Last year we explored the heart-shaped bass – shaping low frequency sound produced by an array of subwoofers from a sphere to a cardioid or heart shape. In celebration of National Cream-Filled Donut Day, let us add a little more sweetness to your plate by presenting the donut-shaped bass. Read on to learn more about this delicious phenomenon.
The heart-shaped bass works great for venues like rectangular auditoriums where the stage and audience are divisible by a straight line. But there are many other venue shapes that cannot benefit from this typical setup including arenas or drama theaters with a stage in the center and audience seating 360 degrees around it. In this configuration, subwoofers are typically mounted directly above the stage, and the preferred coverage pattern is a donut shape. This shape distributes the sound energy outward to the audience creating a “hole” over the stage that reduces the likelihood of microphone feedback issues.
Like the heart-shaped bass, the recipe for the low frequency donut takes advantage of wave interference. For the heart-shaped bass, one subwoofer is placed behind another in a horizontal plane. For the donut-shaped bass, the subwoofers are stacked vertically and suspended over the center of the stage. A time delay in milliseconds is applied to each cabinet at regular intervals resulting in the effect of low frequency sound distribution to the audience without excessive sound energy on the stage. An example of this setup is shown here.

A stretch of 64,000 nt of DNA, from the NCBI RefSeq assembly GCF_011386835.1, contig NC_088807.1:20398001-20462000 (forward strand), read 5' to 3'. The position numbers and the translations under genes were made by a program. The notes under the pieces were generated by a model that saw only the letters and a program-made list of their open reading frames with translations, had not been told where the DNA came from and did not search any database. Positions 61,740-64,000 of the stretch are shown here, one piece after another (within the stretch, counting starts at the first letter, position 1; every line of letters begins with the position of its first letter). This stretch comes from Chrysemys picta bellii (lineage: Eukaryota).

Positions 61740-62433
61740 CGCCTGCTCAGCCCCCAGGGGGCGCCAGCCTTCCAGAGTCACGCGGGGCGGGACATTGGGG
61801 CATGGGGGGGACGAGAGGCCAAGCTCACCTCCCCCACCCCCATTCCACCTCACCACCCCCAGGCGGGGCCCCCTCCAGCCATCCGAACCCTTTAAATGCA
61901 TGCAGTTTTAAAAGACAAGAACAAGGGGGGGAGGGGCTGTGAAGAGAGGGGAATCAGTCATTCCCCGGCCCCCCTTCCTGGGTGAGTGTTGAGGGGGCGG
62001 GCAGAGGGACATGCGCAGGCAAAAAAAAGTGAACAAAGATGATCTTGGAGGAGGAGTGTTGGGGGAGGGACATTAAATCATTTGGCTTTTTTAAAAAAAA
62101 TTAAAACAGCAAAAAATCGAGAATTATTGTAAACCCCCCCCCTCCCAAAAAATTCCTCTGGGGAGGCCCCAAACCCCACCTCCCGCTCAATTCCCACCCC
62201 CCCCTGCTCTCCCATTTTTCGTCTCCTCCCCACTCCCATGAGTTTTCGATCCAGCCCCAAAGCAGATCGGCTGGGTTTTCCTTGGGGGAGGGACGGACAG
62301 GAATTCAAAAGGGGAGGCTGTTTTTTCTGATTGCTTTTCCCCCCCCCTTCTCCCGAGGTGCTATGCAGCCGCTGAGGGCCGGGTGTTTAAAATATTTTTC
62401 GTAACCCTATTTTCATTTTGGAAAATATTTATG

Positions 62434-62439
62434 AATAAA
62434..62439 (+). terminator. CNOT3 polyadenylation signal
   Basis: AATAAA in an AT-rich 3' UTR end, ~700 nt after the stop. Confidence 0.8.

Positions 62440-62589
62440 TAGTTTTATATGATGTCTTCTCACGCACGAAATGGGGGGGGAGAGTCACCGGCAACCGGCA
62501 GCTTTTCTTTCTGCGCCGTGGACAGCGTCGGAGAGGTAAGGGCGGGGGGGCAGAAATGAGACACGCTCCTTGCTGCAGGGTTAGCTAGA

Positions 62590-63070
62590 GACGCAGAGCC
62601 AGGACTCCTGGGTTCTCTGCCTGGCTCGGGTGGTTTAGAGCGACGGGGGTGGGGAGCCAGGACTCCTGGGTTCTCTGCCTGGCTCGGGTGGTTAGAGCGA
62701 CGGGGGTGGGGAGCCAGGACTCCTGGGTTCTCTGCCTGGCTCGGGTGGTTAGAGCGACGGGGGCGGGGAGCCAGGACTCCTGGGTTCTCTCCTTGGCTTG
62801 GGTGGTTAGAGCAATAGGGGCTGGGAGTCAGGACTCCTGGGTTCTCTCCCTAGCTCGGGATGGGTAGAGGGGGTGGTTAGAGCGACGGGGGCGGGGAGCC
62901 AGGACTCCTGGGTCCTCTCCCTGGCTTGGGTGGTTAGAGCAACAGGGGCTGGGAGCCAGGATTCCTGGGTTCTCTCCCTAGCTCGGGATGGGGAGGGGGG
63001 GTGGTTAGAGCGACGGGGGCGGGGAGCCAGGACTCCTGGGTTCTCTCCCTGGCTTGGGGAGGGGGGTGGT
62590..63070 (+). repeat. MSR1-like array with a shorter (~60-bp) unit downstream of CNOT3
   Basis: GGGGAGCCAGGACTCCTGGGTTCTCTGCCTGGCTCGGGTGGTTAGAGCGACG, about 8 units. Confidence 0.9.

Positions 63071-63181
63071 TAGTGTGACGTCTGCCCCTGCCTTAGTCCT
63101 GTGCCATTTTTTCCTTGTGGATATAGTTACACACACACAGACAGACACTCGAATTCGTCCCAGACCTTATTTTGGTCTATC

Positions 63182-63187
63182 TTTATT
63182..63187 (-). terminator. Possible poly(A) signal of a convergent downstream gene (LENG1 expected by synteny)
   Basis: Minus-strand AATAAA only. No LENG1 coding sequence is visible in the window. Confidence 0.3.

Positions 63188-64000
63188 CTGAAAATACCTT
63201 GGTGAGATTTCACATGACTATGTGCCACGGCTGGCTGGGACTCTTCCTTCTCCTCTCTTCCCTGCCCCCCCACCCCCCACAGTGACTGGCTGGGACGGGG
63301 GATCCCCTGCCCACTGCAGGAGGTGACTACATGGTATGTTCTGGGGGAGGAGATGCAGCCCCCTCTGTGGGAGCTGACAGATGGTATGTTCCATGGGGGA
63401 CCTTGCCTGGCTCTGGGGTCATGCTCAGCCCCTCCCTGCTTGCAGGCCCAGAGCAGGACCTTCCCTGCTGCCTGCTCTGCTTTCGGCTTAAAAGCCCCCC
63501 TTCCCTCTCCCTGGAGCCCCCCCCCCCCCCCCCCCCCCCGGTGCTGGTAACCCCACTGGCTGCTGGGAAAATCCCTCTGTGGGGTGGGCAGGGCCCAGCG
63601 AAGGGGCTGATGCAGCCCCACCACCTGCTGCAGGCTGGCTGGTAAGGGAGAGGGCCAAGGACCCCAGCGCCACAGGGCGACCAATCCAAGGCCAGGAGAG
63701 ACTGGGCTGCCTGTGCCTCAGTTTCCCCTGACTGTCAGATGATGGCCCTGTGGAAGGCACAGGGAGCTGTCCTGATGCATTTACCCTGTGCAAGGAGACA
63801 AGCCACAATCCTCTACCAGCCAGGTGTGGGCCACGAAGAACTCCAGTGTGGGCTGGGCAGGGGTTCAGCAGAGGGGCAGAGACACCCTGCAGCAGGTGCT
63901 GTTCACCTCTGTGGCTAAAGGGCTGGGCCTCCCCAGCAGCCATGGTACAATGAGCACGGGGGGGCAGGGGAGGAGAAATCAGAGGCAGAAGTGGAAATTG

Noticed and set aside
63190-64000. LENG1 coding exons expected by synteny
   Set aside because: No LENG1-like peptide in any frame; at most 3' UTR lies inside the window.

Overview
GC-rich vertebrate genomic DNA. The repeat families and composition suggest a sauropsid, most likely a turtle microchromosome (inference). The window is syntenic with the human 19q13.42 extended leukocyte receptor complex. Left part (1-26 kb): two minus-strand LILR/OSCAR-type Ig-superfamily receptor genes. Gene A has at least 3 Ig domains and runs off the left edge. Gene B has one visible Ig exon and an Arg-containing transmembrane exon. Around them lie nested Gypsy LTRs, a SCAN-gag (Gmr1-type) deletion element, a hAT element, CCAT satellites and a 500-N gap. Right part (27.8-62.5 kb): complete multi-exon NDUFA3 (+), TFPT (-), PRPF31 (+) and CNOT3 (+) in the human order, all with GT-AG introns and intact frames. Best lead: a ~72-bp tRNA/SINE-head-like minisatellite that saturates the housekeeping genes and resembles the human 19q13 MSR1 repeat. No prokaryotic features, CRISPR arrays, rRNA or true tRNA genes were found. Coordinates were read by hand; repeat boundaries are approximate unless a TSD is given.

The graphic below compares the polar responses of an omnidirectional sound source (ideal subwoofers) with and without the shaping. The “sphere” has the same sound level in all directions, but the “donut” is up to 20 dB lower in the center.
Formally, this type of coverage manipulation is called electrical steering. The models below compare the sound level plot of a subwoofer array in a venue. Without any steering, as shown below in the image on the left, the sound level on stage is several dB higher than the audience area, which is undesirable; but with the electrical steering technique in action, the sound level on stage drops significantly while the audience sound levels stay the same.
Besides creating a coverage hole over the stage like a flat donut, electrical steering can also create a tilted donut shape to better suit real venues. For example, in a large venue with sloped audience seats, the subwoofer array is likely mounted at or near the height of the top row. To address the audience at lower levels, a tilted donut shape could push the sound energy outward and downward at the same time. Based on the height and rake of the audience seating and the placement of the subwoofers, the tilt angle can be determined and the corresponding delay time interval can be calculated. Tilt angles of 10 to 30 degrees are common for most applications. A tilted donut also reduces the sound energy striking the upper walls or roof, which could create undesirable reflections. Additionally, for a stadium with an open roof, this technique reduces the noise pollution to the neighborhood by minimizing sound propagation.
Next time you walk into a performance venue, think about what shape of the bass would work the best in there. Heart? Donut? Jelly bean? No matter what, we can cook up the sweet spot for you!